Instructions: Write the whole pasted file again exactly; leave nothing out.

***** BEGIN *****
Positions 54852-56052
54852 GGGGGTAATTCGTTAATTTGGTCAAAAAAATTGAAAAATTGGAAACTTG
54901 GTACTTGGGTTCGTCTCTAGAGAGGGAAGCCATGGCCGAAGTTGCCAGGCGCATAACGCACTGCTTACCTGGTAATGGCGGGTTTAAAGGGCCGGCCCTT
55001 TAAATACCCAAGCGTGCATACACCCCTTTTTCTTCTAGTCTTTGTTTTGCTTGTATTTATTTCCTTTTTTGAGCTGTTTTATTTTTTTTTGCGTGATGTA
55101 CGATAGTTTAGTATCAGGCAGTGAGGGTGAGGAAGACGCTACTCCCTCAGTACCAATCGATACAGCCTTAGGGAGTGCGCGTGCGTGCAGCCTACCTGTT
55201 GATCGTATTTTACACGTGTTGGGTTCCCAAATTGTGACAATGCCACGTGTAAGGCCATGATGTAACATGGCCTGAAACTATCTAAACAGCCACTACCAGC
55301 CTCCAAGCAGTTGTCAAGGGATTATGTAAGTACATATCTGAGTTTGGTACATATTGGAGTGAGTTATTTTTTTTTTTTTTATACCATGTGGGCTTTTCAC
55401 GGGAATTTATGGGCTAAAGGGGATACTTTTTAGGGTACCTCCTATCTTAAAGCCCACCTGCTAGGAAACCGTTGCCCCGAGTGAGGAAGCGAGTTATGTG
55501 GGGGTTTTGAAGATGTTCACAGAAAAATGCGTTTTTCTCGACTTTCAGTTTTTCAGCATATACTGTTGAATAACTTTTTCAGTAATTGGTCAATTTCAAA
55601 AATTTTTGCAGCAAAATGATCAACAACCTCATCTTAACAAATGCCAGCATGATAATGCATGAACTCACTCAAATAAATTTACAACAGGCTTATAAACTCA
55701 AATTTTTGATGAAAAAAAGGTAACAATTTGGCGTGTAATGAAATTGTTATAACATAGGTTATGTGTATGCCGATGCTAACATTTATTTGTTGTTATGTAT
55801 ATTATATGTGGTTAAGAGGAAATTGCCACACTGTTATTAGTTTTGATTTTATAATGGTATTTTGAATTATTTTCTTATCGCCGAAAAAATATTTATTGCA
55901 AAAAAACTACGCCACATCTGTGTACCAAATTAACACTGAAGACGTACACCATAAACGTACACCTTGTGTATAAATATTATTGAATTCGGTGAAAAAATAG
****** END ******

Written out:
Positions 54852-56052
54852 GGGGGTAATTCGTTAATTTGGTCAAAAAAATTGAAAAATTGGAAACTTG
54901 GTACTTGGGTTCGTCTCTAGAGAGGGAAGCCATGGCCGAAGTTGCCAGGCGCATAACGCACTGCTTACCTGGTAATGGCGGGTTTAAAGGGCCGGCCCTT
55001 TAAATACCCAAGCGTGCATACACCCCTTTTTCTTCTAGTCTTTGTTTTGCTTGTATTTATTTCCTTTTTTGAGCTGTTTTATTTTTTTTTGCGTGATGTA
55101 CGATAGTTTAGTATCAGGCAGTGAGGGTGAGGAAGACGCTACTCCCTCAGTACCAATCGATACAGCCTTAGGGAGTGCGCGTGCGTGCAGCCTACCTGTT
55201 GATCGTATTTTACACGTGTTGGGTTCCCAAATTGTGACAATGCCACGTGTAAGGCCATGATGTAACATGGCCTGAAACTATCTAAACAGCCACTACCAGC
55301 CTCCAAGCAGTTGTCAAGGGATTATGTAAGTACATATCTGAGTTTGGTACATATTGGAGTGAGTTATTTTTTTTTTTTTTATACCATGTGGGCTTTTCAC
55401 GGGAATTTATGGGCTAAAGGGGATACTTTTTAGGGTACCTCCTATCTTAAAGCCCACCTGCTAGGAAACCGTTGCCCCGAGTGAGGAAGCGAGTTATGTG
55501 GGGGTTTTGAAGATGTTCACAGAAAAATGCGTTTTTCTCGACTTTCAGTTTTTCAGCATATACTGTTGAATAACTTTTTCAGTAATTGGTCAATTTCAAA
55601 AATTTTTGCAGCAAAATGATCAACAACCTCATCTTAACAAATGCCAGCATGATAATGCATGAACTCACTCAAATAAATTTACAACAGGCTTATAAACTCA
55701 AATTTTTGATGAAAAAAAGGTAACAATTTGGCGTGTAATGAAATTGTTATAACATAGGTTATGTGTATGCCGATGCTAACATTTATTTGTTGTTATGTAT
55801 ATTATATGTGGTTAAGAGGAAATTGCCACACTGTTATTAGTTTTGATTTTATAATGGTATTTTGAATTATTTTCTTATCGCCGAAAAAATATTTATTGCA
55901 AAAAAACTACGCCACATCTGTGTACCAAATTAACACTGAAGACGTACACCATAAACGTACACCTTGTGTATAAATATTATTGAATTCGGTGAAAAAATAG